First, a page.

The small annual cloud fraction tendencies at Arica in Fig. 4a and the positive spring tendencies in Fig. 5a appear at odds with the strong negative trend in cloudiness documented for this station by Schulz et al. (2012). They report annual cloudiness at Arica changing from about 4.5–5.0 oktas in 1960–70 down to between 3.0 and 3.5 oktas over the period 2000–08 (Schulz et al. 2012, their Fig. 11a). To investigate these conflicting results, we attempted to reproduce their analysis based upon our basic data. Schulz et al.’s (2012) analysis of cloud cover is based on meteorological yearbooks, in which monthly averages of total cloudiness are reported at only three times of day: 1200, 1800, and 2400 UTC. Our basic data, on the other hand, are hourly reports of up to four cloud layers, as described in section 2. The main two differences in the analysis are therefore the use of total versus low-level clouds and the use of three specific hours in the diurnal cycle versus using all available hourly observations.
To obtain a more direct comparison between our results and those of Schulz et al. (2012), we computed a middle and high cloud cover index for clouds with base heights above 2000 m (we refer to them together as high clouds) by applying the same methodology used to create the index of low-cloud fraction. We then computed annual averages using only 1200, 1800, and 2400 UTC for the low and high clouds, as well as for their sum considered to be a total-cloud index. The series of annual means of these indices is shown in Fig. 11. Our total-cloud index compares well with that of Schulz et al. (2012), showing a similar drop between 1980 and 2010. Our dataset, however, allows us to assess the contribution of low- and high-level clouds to the negative trend reported in Schulz et al. (2012). Figure 11 suggests that the total cloud cover decrease at this site is mainly due to less frequently reported mid- and high-level clouds, more than to a drop in low-level clouds. Moreover, the modest decrease in low-level clouds shown in Fig. 11 is mostly due to the three specific hours reported in the annals. As shown in Fig. 3, 1200, 1800, and 2400 UTC do not represent well the hours of low-level clouds, and the tendencies at these hours are biased toward negative values (Fig. 5). As a final comment, the decrease of mid- and high-level clouds shown in Fig. 11 must be taken cautiously as the high prevalence of low-level clouds at this site makes the observations of middle and high clouds less robust, and their cover fraction is most probably underestimated by these observations. On the other hand, a trend in mid- and high-level clouds could in principle affect observations of low-level clouds, especially in the night, but this effect is difficult to assess with the available database.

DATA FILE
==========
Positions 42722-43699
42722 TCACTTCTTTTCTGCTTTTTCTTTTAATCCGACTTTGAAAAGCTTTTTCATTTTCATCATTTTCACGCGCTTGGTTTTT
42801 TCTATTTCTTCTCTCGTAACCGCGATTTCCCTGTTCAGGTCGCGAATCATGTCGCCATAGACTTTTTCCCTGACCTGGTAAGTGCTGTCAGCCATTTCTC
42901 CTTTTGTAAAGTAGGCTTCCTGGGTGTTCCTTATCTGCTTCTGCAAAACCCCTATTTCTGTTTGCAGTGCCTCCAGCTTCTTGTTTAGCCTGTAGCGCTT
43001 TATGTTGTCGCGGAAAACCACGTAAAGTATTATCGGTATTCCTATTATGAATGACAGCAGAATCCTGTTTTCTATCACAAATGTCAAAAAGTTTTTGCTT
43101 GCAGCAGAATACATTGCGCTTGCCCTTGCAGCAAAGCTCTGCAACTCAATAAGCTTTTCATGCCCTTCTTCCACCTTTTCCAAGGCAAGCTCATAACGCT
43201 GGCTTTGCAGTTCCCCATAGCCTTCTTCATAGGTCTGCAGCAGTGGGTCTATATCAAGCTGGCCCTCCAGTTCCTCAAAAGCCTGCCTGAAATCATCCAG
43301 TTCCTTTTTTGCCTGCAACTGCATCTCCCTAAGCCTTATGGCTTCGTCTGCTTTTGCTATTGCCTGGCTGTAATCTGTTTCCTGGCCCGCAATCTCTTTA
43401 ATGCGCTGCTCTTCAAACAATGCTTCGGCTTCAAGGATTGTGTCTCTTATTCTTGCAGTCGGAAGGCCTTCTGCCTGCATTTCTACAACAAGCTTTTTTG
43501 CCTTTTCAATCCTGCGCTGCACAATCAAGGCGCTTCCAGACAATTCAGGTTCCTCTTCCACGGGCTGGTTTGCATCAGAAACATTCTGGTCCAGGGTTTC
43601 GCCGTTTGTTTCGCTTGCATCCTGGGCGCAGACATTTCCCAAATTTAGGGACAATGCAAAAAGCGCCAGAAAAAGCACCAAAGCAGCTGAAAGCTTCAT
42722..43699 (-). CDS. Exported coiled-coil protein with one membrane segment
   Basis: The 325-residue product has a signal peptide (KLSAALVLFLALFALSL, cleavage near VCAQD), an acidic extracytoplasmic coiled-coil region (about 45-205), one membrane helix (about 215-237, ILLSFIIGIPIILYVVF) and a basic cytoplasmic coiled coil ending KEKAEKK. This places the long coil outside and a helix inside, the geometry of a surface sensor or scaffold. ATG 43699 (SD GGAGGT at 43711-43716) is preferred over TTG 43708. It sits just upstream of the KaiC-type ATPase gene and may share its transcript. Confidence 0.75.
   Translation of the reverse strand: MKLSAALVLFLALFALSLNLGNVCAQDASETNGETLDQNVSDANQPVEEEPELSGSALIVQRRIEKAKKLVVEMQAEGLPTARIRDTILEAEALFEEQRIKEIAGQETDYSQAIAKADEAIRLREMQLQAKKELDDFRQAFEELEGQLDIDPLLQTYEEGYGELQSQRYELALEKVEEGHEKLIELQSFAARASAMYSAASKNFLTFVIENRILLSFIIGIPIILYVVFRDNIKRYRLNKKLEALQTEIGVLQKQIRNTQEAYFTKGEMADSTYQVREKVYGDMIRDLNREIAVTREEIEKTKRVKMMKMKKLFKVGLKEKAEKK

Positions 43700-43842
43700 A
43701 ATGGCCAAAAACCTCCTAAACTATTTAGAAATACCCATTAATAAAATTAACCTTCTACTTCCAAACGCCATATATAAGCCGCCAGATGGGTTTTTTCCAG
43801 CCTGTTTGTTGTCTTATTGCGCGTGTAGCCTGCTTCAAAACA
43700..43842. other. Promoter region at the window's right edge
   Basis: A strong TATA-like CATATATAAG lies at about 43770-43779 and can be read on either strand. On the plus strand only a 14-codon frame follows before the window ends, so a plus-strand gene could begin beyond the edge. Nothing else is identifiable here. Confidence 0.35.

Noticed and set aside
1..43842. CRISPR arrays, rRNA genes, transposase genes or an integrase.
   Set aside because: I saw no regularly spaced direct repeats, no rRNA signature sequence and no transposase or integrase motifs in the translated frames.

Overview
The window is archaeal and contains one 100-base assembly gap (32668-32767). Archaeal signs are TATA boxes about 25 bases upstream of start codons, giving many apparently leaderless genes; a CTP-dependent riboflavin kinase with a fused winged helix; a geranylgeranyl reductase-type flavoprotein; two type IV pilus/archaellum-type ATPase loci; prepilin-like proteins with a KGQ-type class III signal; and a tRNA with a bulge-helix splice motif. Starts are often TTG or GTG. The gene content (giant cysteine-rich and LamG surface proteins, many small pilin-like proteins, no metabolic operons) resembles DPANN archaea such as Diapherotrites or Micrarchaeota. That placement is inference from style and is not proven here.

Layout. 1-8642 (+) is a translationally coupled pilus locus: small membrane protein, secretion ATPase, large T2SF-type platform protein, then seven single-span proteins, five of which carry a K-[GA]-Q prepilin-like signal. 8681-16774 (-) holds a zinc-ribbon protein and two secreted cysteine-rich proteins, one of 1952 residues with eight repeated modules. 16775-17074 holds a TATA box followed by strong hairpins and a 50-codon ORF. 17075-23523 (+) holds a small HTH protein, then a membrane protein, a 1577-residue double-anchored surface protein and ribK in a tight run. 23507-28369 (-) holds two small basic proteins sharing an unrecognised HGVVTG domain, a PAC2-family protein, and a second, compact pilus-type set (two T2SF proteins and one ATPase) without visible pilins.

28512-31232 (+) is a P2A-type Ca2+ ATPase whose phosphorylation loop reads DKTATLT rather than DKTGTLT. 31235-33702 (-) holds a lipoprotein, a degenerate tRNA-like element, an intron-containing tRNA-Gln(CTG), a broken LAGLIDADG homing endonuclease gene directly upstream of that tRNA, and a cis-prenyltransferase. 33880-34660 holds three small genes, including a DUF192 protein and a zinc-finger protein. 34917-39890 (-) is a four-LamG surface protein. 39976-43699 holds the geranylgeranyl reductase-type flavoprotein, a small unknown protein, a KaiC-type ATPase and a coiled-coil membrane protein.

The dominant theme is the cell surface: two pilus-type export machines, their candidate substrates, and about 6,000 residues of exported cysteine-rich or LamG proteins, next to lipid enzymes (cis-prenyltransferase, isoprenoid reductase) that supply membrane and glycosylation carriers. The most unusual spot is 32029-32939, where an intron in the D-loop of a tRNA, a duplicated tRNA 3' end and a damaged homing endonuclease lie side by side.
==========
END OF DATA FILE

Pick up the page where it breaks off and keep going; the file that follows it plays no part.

2) Cloud tendencies of Eastman and Warren
Eastman and Warren (2013, hereafter EW13) updated until 2009 the 1971–96 global database of surface cloud observations described by Warren et al. (2007). For the coastal region of northern Chile EW13 report an average decrease of stratiform clouds of 0.4% decade−1 [equivalent to 0.1 okta (30 yr)−1]. In their companion website, they provide a more complete characterization of the climatology and trends of this cloud database. Accordingly, the trends of stratiform clouds for this region are +0.3%, −1.4%, 0%, and −0.6% decade−1 for the summer, fall, winter, and spring periods, respectively. Additionally, they provide trends for the 1971–96 period in stratocumulus daytime amounts, which average to +1.1% decade−1, and in stratocumulus daytime heights, which average to +40 m decade−1. The negative 1971–2009 cloud fraction trend and the positive 1971–96 cloud height trend conflict with our results presented in the previous sections.
Some of the discrepancies may be due to differences in the basic data used in each work. Three main differences are worth mentioning. First, while we use the basic cloud observations reported in section 3 of the SYNOP message, EW13 utilize the more aggregated and succinct cloud information present in section 1 of the SYNOP message (WMO 1995). Second, EW13 filter nighttime data for lunar illumination of clouds (Hahn et al. 1995), which we have not considered. Preliminary tests of the impact of lunar illumination on our results showed that for these stations it has little effect on averaged climatological properties. In terms of tendencies, while the seasonal pattern of cloud tendencies did not change, the filtered database showed somewhat smaller magnitudes in the tendencies (not shown). Finally, their results apply to averages of stations located in a 10° × 10° grid box, while our results are for individual stations. In particular, the values mentioned in the previous paragraph apply to a grid box located in northern Chile, which includes Iquique and Antofagasta stations but also four other stations located close to the Chilean coast more to the south.